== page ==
Short-Circuiting the Brain

Emotions move us. What happens when we feel them strongly? Do we just move quicker?

Jonathan Haidt, a psychology professor at University of Virginia, researched the emotion that is the opposite of disgust (which causes us to withdraw and is usually caused by things associated with blood or poo). He came to term the emotion "elevation", which is the goose-bumps we get when we observe or participate in a great moral act. One thing I found intriguing was that when this emotion is most intense it can temporarily disable the part of the brain that monitors our physical boundaries (where our bits and pieces are in space), which causes the person to lose their sense of self and feel as if they have been absorbed into humanity and are intimately connected to all of mankind. Let's call this state ONENESS and define it as an intense feeling of elevation that causes us to lose our sense of self (and time?) so that we can become completely involved with humanity.

Mike Csikszentmihaly described FLOW as a psychological state characterized by the loss of awareness of self and time as the person becomes fully engaged in the activity. I was thinking that maybe the same phenomena is occurring within the brain here. We feel engaged with an activity, and if that engagement is felt intensely enough then we suddenly just start to FLOW. So maybe FLOW is a state that occurs when engagement is intensely experienced, and it temporarily disables the part of the brain that monitors our awareness of both self and time so we can become completely involved in the activity.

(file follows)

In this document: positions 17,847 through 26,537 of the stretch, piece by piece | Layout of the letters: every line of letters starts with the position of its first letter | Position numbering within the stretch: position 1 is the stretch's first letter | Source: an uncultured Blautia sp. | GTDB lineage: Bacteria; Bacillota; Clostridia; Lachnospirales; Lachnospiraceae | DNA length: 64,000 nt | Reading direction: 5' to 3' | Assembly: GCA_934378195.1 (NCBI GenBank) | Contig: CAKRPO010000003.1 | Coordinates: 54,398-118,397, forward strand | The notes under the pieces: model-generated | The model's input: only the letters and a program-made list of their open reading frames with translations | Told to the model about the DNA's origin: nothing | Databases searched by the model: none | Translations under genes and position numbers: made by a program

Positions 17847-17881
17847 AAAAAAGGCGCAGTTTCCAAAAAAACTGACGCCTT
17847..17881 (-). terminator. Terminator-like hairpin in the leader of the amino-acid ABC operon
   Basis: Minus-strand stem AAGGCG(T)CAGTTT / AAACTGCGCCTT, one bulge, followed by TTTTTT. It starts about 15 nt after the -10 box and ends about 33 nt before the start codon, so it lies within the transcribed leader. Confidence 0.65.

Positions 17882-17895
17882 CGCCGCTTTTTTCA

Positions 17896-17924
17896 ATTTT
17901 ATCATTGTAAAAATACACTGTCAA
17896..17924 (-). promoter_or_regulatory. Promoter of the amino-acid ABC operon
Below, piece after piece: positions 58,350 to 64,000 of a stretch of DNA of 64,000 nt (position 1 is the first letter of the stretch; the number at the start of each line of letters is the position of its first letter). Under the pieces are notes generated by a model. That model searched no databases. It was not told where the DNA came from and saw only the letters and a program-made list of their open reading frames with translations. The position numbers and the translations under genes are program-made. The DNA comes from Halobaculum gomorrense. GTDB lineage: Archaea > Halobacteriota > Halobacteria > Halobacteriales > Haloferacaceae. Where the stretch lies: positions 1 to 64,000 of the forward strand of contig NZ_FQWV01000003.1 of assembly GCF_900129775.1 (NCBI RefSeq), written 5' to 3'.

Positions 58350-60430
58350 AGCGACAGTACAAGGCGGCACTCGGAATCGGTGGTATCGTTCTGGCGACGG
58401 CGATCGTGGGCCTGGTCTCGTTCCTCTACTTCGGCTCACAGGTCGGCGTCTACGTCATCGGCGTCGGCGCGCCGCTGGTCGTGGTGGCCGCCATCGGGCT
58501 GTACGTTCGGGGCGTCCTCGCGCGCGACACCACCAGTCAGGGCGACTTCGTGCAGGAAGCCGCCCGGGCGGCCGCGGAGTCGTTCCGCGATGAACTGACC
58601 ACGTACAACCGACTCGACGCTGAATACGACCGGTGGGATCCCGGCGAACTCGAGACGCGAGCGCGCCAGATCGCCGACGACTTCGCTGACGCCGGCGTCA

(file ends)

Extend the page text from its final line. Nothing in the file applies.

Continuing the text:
So maybe emotions experienced in any amount lead to actions (broaden and build theory), but emotions experienced intensely short-circuit the brain in order to get us out of ourselves (in the case of positive emotions at least). Now let's imagine this is true. What is joy intensely felt? Ecstasy. What is contentment intensely felt? Serenity. What is appreciation intensely felt? Awe. What is amusement intensely felt? Hilarity. What is interest intensely felt? I'm not sure... Finally, do these intense emotions short-circuit the brain and get us out of ourselves so that we can become one with something?

I'm going to be thinking about this. I'll blog when I come to some more conclusions.

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